NEW YORK (Reuters Health) - After 50 years of loyal service, traditional CPR is being replaced by a new, bare-bones version of the life-saving emergency procedure.
Forget about yucky mouth-to-mouth contact -- the P in cardiopulmonary resuscitation (CPR) -- and get right down to pumping hard and fast on the chest, the American Heart Association said on Monday,
That will keep oxygen-rich blood flowing to the brain until trained rescuers can take over.
"Chest compressions are the most important part of CPR," said Dr. Michael Sayre, a spokesman for the American Heart Association. "The major change is switching to starting CPR with chest compressions rather than opening an airway and doing rescue breathing."
Only if a rescuer has been specifically trained in conventional CPR should they give rescue breathing as well, added Sayre, also of Ohio State University in Columbus.
Recent studies have shown that CPR without rescue breathing works as well as or better than the full version in most people who suffer cardiac arrest.
And it might also get more people to do CPR, which is currently performed only about half the time when someone witnesses a person collapse from cardiac arrest. Some 300,000 Americans suffer cardiac arrests every year, and less than one in 10 survive.
That dismal number hasn't changed in three decades. But doctors say it could, and part of the solution is to get more bystanders to roll up their sleeves and start chest compressions in the center of the chest.
The ideal rate is at least 100 compressions per minute -- coincidentally, about the same pace as the Bee Gees 1977 disco hit "Stayin' Alive." Each compression should be about two inches (five centimeters) deep in adults and children, and about one and a half inches in infants. Rescuers should not lean on the chest between compressions; it's important to let the chest return to its starting position.
"If you see the victim suddenly collapse -- one minute they're walking and talking and the next minute they are on the ground -- then the odds are high that it is cardiac arrest," Sayre said.
If the victim is not breathing or not breathing normally, "Tap on their shoulder to see if you can wake them up. If you can't, then we recommend starting chest compressions after calling 911."
If you start CPR on someone who collapsed for some reason other than a cardiac arrest, "they usually just wake up," said Sayre, adding that serious injuries were rare.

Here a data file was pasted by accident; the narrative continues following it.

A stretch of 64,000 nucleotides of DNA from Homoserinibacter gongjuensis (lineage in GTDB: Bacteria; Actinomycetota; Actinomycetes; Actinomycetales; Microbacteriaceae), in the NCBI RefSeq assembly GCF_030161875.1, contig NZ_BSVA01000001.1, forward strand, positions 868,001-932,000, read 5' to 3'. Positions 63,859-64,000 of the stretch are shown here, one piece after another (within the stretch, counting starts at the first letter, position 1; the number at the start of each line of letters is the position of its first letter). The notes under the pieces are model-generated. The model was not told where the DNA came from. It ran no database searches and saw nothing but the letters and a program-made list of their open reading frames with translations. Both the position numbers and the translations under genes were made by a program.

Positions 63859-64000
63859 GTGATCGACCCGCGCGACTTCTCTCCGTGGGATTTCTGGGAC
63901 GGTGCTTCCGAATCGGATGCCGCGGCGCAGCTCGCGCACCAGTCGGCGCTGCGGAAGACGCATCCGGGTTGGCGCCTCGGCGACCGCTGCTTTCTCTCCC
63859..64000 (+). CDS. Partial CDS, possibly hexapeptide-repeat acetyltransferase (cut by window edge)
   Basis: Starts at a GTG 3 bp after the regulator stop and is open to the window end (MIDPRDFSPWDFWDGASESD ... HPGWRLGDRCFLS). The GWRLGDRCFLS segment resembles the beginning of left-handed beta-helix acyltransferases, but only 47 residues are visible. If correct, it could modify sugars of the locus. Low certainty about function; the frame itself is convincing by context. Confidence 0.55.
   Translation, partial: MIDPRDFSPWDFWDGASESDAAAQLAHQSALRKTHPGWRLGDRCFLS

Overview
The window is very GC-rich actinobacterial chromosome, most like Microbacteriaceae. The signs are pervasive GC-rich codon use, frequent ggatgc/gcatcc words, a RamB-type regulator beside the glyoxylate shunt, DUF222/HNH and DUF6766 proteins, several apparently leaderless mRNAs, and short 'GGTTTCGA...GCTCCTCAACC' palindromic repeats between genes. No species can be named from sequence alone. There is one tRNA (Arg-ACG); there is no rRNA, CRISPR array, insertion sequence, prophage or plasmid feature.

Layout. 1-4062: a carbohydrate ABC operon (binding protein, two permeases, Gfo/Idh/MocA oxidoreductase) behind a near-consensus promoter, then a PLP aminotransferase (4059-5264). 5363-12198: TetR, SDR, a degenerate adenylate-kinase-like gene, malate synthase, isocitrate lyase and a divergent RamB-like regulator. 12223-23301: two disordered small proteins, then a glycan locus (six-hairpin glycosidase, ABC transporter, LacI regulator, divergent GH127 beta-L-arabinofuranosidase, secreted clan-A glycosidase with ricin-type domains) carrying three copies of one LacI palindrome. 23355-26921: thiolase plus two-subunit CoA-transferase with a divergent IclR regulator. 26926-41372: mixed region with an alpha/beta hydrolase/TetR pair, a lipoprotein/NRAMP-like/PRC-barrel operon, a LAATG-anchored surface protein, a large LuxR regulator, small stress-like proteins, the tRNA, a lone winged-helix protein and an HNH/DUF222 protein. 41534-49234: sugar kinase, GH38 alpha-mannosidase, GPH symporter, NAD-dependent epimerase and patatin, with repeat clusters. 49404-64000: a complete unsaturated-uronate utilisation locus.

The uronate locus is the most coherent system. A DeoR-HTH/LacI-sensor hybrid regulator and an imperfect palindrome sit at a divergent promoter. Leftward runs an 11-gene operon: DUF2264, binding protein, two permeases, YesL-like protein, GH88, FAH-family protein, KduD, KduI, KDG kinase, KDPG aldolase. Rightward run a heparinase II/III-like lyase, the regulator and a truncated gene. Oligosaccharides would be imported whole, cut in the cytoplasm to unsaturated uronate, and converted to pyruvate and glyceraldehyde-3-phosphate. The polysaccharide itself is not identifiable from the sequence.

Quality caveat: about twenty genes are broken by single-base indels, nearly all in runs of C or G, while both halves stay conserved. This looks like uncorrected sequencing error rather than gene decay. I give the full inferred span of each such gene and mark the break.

Earlier this month, Arizona saw the effects of a state-wide campaign to get bystanders to do hands-only CPR.
Five years after health officials started promoting the technique, the chances of surviving a cardiac arrest had more than doubled, reaching close to 10 percent. And those victims who received hands-only CPR had more than 1.5 times the odds of making it compared to those who got conventional CPR (see Reuters Health story of Oct 5, 2010).
"I don't see any reason why in the future you wouldn't have a better chance of surviving than dying of a cardiac arrest," Dr. Bentley J. Bobrow, of Arizona's Bureau of Emergency Medical Services & Trauma System, told Reuters Health at the time.
He noted, however, that factors such as public-access defibrillators -- which can jolt the heart back to its normal rhythm -- and better hospital care are also important.
For people who are trained in conventional CPR, the new guidelines recommend giving two breaths after 30 compressions, and then repeating the cycle.
That may be especially helpful for many children and people who have drowned, because their blood is out of oxygen.
But for the majority of American adults with cardiac arrest, the heart gives in suddenly because the arteries that supply it with blood get clogged by cholesterol. For those people, keeping the blood flowing without interruption appears to be vital.
The American Heart Association has created a short web tutorial that shows how to do effective CPR. It's available at handsonlycpr.org/.
SOURCE: link.reuters.com/bys59m Circulation, October 18, 2010.